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Coming out to others

Coming out in the Gypsy Roma Traveller communities

Gypsy Roma and Traveller LGBTQLGBT+ issues are largely a taboo subject within Gypsy Roma Traveller (GRT) communities which leads to LGBT+ GRTs often feeling isolated. Many hide their sexual identity fearing rejection by family and their community, others because of family pressure and religious beliefs which is why they conform to tradition, get married and have children.

There is no research or statistics to refer to in evidencing the hidden problem of homophobia within the Gypsy Roma Traveller communities against their own LGBT+ community but this indicates how taboo and hidden the problem is. From casework engagement with the wider Gypsy Roma Traveller NGO sector and other stakeholder groups the Traveller Movement are acutely aware this is a real but hidden issue within the Gypsy Roma Traveller community. The shame and guilt inflicted on LGTB+ community members has and can force many to live their lives in total denial, in secret and fearing for their health and wellbeing.1

Getting the language right

The term Gypsy, Roma and Traveller has been used by policy-makers and researchers to describe a range of ethnic groups or those with nomadic ways of life who are not from a specific ethnicity. In the UK, it is common to differentiate between Gypsies (including English Gypsies, Scottish Gypsy/Travellers, Welsh Gypsies and other Romany people), Irish Travellers, who have specific Irish roots, and Roma, understood to be more recent migrants from Central and Eastern Europe. In continental Europe, however, all groups with nomadic histories are categorised as “Roma”, a much broader term that, while it includes Gypsies and Irish Travellers, is not the way in which most British communities would identify themselves.

The term Traveller can also encompass groups that travel, including, but not limited to, New Travellers, Boaters, Bargees and Showpeople. While these communities share many of the barriers faced by people who are ethnically Gypsy, Roma and Irish Traveller, covering all these groups in a single inquiry would not do justice to their needs. Our hope is that the recommendations in this report will benefit not only those that are in the three groups we have focussed on but everyone who travels or is not a part of the settled community.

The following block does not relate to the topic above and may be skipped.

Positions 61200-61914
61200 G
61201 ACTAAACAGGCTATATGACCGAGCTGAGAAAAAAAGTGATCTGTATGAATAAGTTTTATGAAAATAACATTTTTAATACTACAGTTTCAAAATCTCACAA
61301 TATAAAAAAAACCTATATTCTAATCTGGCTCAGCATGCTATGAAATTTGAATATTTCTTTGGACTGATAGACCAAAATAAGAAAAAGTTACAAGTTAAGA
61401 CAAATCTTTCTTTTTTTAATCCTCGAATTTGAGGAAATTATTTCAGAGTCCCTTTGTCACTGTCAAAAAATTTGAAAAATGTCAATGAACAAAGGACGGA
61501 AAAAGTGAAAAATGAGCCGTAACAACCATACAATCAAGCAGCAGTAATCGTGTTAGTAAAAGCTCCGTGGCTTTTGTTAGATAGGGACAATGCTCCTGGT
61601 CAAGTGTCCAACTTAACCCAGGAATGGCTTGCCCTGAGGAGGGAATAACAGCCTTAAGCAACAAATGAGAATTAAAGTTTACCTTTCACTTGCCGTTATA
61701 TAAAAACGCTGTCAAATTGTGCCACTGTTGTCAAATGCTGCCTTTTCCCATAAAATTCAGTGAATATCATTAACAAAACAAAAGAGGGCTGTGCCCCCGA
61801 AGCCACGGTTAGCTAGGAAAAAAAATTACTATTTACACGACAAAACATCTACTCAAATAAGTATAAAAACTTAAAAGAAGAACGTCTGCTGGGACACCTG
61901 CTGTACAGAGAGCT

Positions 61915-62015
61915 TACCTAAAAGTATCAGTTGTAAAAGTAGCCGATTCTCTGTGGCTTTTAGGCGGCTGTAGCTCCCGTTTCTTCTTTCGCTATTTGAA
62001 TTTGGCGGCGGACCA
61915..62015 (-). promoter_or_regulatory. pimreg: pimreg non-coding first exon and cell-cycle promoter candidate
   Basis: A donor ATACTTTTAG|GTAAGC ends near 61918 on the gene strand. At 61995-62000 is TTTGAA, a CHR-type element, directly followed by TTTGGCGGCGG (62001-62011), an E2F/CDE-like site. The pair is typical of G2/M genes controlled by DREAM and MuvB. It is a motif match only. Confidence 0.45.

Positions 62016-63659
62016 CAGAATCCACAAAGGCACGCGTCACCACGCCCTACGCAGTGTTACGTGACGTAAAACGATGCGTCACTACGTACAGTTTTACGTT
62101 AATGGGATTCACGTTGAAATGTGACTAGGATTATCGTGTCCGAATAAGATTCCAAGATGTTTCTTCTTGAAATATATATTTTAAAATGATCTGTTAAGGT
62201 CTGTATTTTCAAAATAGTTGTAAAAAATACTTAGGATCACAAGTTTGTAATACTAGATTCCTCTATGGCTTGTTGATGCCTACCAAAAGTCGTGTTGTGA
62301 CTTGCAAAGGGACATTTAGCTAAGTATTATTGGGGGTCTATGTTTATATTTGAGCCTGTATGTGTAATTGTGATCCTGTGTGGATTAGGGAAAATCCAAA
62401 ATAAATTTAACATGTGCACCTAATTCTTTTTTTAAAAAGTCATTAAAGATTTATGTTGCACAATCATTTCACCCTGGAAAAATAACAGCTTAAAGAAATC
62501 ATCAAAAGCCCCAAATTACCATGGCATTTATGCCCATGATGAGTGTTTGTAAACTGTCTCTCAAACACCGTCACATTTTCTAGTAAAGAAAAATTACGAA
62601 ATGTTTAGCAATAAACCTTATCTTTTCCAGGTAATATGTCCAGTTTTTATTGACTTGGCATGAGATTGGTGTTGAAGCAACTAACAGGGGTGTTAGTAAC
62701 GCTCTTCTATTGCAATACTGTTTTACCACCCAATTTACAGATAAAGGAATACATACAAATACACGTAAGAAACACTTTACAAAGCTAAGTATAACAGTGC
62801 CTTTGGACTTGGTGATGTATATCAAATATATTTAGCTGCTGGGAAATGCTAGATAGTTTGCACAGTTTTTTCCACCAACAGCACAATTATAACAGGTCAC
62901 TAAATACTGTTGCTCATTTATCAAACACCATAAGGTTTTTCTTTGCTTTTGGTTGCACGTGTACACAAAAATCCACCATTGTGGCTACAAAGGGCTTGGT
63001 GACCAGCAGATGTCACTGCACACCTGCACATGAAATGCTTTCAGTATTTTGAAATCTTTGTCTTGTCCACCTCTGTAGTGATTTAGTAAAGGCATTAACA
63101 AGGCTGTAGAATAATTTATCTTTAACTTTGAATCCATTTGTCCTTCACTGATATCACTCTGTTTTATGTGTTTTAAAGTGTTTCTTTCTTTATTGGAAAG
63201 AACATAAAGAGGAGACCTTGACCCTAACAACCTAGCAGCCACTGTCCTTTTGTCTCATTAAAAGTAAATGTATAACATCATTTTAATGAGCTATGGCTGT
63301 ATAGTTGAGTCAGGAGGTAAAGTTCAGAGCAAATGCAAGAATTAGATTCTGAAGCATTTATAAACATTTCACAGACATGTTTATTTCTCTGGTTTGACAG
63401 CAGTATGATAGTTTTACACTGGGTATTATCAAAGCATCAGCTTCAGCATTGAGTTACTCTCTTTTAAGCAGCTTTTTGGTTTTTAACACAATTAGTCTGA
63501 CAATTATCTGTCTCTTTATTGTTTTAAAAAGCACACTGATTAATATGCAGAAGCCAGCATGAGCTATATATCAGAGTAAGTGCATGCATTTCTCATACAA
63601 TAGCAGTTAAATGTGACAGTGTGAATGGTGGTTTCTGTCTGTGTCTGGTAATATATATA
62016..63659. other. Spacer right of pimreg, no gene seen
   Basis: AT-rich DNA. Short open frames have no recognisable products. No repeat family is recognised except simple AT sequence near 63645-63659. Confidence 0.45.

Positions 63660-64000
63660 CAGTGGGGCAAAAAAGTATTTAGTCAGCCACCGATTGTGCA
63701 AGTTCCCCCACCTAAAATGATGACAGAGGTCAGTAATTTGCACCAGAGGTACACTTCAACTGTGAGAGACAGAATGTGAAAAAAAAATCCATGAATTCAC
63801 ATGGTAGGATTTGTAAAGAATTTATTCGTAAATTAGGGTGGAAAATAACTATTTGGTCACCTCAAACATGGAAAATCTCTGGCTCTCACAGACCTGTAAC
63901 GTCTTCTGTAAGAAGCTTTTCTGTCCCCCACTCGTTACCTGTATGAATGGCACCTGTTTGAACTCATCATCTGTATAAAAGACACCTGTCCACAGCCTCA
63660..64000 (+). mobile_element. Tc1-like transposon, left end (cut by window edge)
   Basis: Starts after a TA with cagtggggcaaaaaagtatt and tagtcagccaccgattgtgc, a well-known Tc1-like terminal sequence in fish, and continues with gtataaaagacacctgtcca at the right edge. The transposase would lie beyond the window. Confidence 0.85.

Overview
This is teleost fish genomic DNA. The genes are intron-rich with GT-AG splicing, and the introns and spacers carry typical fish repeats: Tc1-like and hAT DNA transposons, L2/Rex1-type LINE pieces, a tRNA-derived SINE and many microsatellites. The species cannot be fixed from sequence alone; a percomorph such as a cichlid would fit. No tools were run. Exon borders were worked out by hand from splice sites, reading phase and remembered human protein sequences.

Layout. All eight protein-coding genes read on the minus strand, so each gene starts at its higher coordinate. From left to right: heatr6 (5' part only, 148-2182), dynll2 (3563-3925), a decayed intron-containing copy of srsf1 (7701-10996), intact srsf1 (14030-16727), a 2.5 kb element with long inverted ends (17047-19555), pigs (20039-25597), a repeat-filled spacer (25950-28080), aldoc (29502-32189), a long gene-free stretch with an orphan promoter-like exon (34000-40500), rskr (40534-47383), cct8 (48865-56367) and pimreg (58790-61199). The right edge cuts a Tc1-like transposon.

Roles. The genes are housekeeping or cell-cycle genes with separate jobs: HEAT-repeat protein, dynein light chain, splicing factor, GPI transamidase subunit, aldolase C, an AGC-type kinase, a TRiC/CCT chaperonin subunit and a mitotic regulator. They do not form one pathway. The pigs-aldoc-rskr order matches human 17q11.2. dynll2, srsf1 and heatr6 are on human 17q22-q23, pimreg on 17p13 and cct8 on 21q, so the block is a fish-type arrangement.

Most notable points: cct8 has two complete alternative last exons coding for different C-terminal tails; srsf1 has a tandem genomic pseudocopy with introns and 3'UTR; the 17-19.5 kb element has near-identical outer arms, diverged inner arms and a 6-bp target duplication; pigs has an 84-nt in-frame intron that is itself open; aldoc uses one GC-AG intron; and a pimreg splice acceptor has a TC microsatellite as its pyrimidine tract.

We asked many members of the Gypsy, Roma and Traveller communities how they preferred to describe themselves. While some find the term “Gypsy” to be offensive, many stakeholders and witnesses were proud to associate themselves with this term and so we have decided that it is right and proper to use it, where appropriate, throughout the report. We also heard many other terms used to refer to the Communities that are completely unacceptable and hate speech will be explored in Chapter 6 of this report.

Gypsies and some Traveller ethnicities have been recognised in law as being ethnic groups protected against discrimination by the Equality Act 2010.1 Others, such as New Travellers, have either been deemed not to be protected or have not tested their rights in court. Migrant Roma are protected both by virtue of their ethnicities and their national identities.

As the inquiry progressed, we heard evidence that suggested to us that migrant Roma communities face inequalities that are very different to those faced by Gypsies and Travellers. Therefore, Chapter 7 of this report is dedicated to Roma-specific issues. Elsewhere in the report where Roma are included, this is explicit. Where Roma are not mentioned, the recommendations apply to Gypsy and Traveller communities only. These variations are deliberate to help the reader to understand which groups we mean to include. On occasion, the word Communities is used as a shorthand to refer to Gypsy, Roma and Traveller communities as a whole.

Tackling inequalities faced by Gypsy, Roma and Traveller communities | Seventh Report of Session 2017–19 | Point 2-6 | Parliament UK

Terminology

 

The Traveller Movement
The Traveller Movement

Traveller Pride (Trans & Non-Binary Solidarity Fund)
Traveller Pride

LGBT traveller/ gypsy

‘There are so many harmful stereotypes out there’: What it’s like to be a Traveller today | Metro | 12 Feb 2022
LGBT+ Travellers: ‘A lot of the community are ignorant towards the trans issue’ | The Irish Times | 25 Apr 2021
Priti Patel using LGBT+ and women’s rights to sweeten cruel policing bill, critics say | Pink News | 21 Feb 2021
‘Most families find it shameful’ – Finding pride in a community where being gay is taboo | 6 Nov 2019
Being a gay traveller | RTE News | 30 Sep 2019
'It’s hard being a traveller and being gay - it doesn’t mix' | Manchester Evening News | 28 Apr 2018
Campaign launched for LGBT Irish Travellers and Gypsies who have ‘nowhere to turn’ | Travellers Times | 17 Oct 2017

LGBT Gypsies and Travellers: Our Stories | Traveller Movement | 24 Oct 2017 | 9m 54s

GRT LGBTQ+ Spoken History Archive | Romani Cultural and Arts Company
The Romani Cultural & Arts Company has launched the Gypsy, Roma and Traveller LGBTQ+ Spoken History Archive. This online resource is the result of research carried out by the RCAC, with the support of the European Roma Institute for Arts and Culture, and gives insight into the experience of LGBTQ+ individuals from a variety of international Gypsy, Roma and Traveller communities.

GRT LGBTQ+ Spoken History Archive | Romani Cultural and Arts Company

1Adapted from Support for Gypsy, Roma and Traveller LGBT+ people and their families | The Traveller Movement, Resource for London | 2019
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